The capital of Maryland is currently under discussion over plans for a high-stakes gambling bill to be passed, and whilst not all members involved have come to a conclusion, it is already predicted and expected that the payout is going to the lobbyists.
Various state capital lobbyists have been hired by different casinos in the state in order to make a push towards change in this legislation that will effectively progress, reform or kill it. Of the lobbyists hired, the 10 highest paid are currently in the mix, with four of them previously working for Senate President Thomas V. Mike Miller.
“I've never seen anything like it before,” said Del. Frank Turner, a Howard County Democrat who chairs the House subcommittee overseeing the bill, which would allow table games and a sixth casino in the state. “I can't think of a single lobbyist who is not involved with it.”
Currently the capital city is involved in a number of different bills which maintain interest amongst lobbyists; with a minute amount not taking on a lobbyist. Whenever there is a high profit and high regulated industry involved, it seems that the hearings rooms are filled with concerned advocates ready to see a resolution come through.
In 2011, almost 700 people had been registered as State House lobbyists and accumulated more than $30 million and compensation, according to the ethics commission.
Despite the significant portion of compensation that was amassed, even more interest has been attracted to the gambling bill. “It is a full jobs program for the Maryland Government Relations Association,” said Del. Bill Frick, a Montgomery County Democrat who sits on the Ways and Means Committee.
The Ways and Means subcommittee meeting this week unleashed an extensive study over the bill and progressed to prepare comprehensive details for the full committee hearing that is due to take place, with nearly 16 additional lobbyists (aside from the subcommittee of eight) standing within earshot and taking notes of their own.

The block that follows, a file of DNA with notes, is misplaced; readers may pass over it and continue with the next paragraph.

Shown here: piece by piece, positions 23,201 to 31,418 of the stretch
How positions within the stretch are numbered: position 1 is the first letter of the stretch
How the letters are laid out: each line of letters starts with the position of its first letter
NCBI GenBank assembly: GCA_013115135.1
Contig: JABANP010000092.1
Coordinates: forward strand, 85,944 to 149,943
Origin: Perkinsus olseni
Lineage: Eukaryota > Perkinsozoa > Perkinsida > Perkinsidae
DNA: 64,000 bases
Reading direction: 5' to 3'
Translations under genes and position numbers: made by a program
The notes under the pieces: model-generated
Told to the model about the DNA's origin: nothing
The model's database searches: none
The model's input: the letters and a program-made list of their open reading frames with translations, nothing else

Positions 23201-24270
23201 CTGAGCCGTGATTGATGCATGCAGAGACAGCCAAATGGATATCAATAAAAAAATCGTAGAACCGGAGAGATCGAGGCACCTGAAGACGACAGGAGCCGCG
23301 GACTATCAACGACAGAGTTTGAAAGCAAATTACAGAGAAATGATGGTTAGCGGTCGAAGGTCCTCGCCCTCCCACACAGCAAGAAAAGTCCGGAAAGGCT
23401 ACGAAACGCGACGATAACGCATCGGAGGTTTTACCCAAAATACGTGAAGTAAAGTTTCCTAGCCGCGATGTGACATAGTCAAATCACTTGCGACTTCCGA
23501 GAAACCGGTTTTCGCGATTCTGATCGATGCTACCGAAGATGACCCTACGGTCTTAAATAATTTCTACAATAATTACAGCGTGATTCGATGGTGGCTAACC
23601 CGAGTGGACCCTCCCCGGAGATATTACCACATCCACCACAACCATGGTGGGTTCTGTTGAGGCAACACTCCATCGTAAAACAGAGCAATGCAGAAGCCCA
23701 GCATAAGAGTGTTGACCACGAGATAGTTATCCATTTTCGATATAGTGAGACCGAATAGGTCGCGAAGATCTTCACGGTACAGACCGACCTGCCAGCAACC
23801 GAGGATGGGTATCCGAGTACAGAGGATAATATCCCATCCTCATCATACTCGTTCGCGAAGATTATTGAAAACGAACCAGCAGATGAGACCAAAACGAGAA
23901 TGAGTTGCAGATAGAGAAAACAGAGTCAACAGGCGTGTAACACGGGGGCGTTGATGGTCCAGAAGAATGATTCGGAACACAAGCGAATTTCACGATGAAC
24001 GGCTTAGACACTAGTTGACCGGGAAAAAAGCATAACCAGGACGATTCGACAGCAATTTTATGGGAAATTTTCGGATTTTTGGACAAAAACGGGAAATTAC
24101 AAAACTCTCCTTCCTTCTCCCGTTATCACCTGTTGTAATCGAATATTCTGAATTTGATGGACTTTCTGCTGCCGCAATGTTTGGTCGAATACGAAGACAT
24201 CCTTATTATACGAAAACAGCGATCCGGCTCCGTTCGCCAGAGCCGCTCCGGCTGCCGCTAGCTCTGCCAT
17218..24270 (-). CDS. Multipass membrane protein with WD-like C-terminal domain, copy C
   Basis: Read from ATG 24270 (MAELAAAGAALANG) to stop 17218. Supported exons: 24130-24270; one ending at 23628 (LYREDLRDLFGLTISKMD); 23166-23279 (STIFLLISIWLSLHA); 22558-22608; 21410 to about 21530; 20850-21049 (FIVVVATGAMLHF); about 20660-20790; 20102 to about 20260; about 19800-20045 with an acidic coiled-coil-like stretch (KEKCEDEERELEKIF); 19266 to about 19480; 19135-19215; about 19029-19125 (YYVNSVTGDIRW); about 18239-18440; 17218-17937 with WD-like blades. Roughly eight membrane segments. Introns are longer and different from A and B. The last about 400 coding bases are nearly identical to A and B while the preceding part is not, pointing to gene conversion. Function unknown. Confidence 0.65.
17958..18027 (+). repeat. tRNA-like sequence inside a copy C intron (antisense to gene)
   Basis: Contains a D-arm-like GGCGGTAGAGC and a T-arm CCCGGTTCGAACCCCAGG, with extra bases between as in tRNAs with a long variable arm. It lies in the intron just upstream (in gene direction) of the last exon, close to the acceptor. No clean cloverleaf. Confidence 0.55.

Some lobbyists are known for their casino connections, whilst others were in attendance on behalf of prospective companies looking to build and develop casinos within outlying states.
It has been estimated that the senate-passed gambling bill could produce an extra $155 million per year for the Caesars-led group if they gain a Baltimore license. In retrospect, the Maryland Live! Casino at Arundel Mills could also see $174 million, and the Penn National Gaming Hollywood Casino Perryville taking in an additional $56 million.
This would amount to an $886 million dollar revenue increase for gambling companies, according to distributed figures from Ways and Means Committee members by Peterson lobbyists. The same analysis has also shown that the state of Maryland would also benefit from $156 million more.
The proposal is yet to be decided and will come to a conclusion within the next few days.
Source: Baltimore Sun